(Miss this week’s The Leadership Brief? The piece below was delivered to the inbox of Leadership Brief subscribers on Sunday morning, Aug. 30; to receive weekly emails of conversations with the world’s top CEOs and business decisionmakers, click here.)
“I like to sleep late and then take a short nap during the day to recharge,” said no CEO, ever. Whether it’s the demands of the job or self-selection, the typical rising time of chief executives appears to be 5 a.m. And they’re not waking up early to finish binge-watching Season 6 of Alone. They’re hitting the gym for some sort of intense cardio workout.
One fiscal quarter into TIME’s weekly Leadership Brief series, we are hitting pause to offer some lessons learned from our first 13 installments. Even though our sample size is relatively small, our interview subjects own outsize influence: they’re running some of the world’s most important companies, like Delta and Microsoft and Pfizer, and offering real-time insight into navigating unprecedented challenges. The stakes couldn’t be higher. Their decisions are likely to be studied for decades to come.
So it’s important to take stock. We launched the series in May, on the premise that the twin crises facing the country—health care and economic—acutely demonstrated the need for strong leadership. And now, in the wake of national protests sparked by the murder of George Floyd, the very notion of leadership, and the system that produces who gets to be in charge, is subject to vigorous debate.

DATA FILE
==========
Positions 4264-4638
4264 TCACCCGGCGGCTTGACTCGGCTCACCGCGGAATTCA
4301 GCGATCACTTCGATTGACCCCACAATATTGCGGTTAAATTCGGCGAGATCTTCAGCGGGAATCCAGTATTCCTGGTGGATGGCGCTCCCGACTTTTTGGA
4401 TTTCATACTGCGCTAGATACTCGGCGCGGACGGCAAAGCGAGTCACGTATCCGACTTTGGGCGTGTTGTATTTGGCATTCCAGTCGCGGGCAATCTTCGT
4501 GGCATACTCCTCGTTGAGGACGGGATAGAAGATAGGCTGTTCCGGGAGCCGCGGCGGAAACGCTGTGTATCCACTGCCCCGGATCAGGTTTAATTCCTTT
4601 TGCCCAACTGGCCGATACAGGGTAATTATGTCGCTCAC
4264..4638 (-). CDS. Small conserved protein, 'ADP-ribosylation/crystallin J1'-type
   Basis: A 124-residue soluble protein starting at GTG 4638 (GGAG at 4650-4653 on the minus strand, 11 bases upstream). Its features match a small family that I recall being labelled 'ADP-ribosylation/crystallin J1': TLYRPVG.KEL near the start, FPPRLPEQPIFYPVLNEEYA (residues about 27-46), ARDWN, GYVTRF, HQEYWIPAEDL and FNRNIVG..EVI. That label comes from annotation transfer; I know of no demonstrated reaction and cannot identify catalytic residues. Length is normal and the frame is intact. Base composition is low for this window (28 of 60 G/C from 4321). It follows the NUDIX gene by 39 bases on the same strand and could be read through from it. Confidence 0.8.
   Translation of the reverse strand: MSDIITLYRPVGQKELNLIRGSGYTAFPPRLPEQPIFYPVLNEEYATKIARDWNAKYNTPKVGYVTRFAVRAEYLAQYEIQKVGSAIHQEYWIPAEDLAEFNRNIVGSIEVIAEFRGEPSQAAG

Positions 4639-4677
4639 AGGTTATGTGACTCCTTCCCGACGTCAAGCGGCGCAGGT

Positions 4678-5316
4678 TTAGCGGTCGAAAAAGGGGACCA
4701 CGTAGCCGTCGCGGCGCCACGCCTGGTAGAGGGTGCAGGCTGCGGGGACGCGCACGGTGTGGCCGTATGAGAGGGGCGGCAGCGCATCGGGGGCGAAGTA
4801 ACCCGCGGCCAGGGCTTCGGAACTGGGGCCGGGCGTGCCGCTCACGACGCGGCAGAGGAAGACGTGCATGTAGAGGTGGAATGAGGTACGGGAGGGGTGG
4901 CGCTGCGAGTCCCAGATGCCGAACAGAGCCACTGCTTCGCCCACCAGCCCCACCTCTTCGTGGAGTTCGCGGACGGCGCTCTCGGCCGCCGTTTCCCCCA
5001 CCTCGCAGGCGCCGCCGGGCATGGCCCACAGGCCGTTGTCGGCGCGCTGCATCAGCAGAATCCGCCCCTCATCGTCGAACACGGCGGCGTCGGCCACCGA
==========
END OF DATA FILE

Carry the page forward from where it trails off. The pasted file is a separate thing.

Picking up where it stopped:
In the words of Kevin Washington, the first African-American CEO of the YMCA, “it’s a very tricky time” to be in charge. Younger workers today, says Washington, “expect and demand a different kind of leadership. They’re not as patient with the status quo or the hierarchy of an organization or a company.” Leaders already coping with issues that seemed unimaginable just months ago—like figuring out how to protect essential frontline workers, establish millions of home offices and cope with rolling supply-chain disruptions—are now facing pressure to implement truly equitable recruiting, hiring and promotional practices.
So let’s pivot to our lessons. The year’s barely three-quarters done, but I’m making an early call on the business word of the year: pivot. Whatever plans a company had in January were abruptly revised in March. Closing call centers and equipping thousands of employees to work from home were not included in any 2020 strategic goals. Everyone is pivoting. Maybe that’s why we are all so dizzy and disoriented: the mass pivoting.
Here’s another observation, though our small sample size may make data-driven CEOs cringe: growing up in a large family seems to help one muddle through chaos. I was struck by the number of leaders who hail from crowded houses. Brian Moynihan, the CEO of Bank of America and one of eight kids, takes pains to note that my observation is not “mathematically correlated.” But he offered the following theory: “You learn how to get along and manage many different personalities and many different viewpoints,” he says. “When you’re in the younger side of that large family, you get a lot of feedback.” Beth Ford, CEO of Land O’Lakes, also had seven siblings. Margaret Keane, CEO of Synchrony, was one of six kids, as was Progressive CEO Tricia Griffith.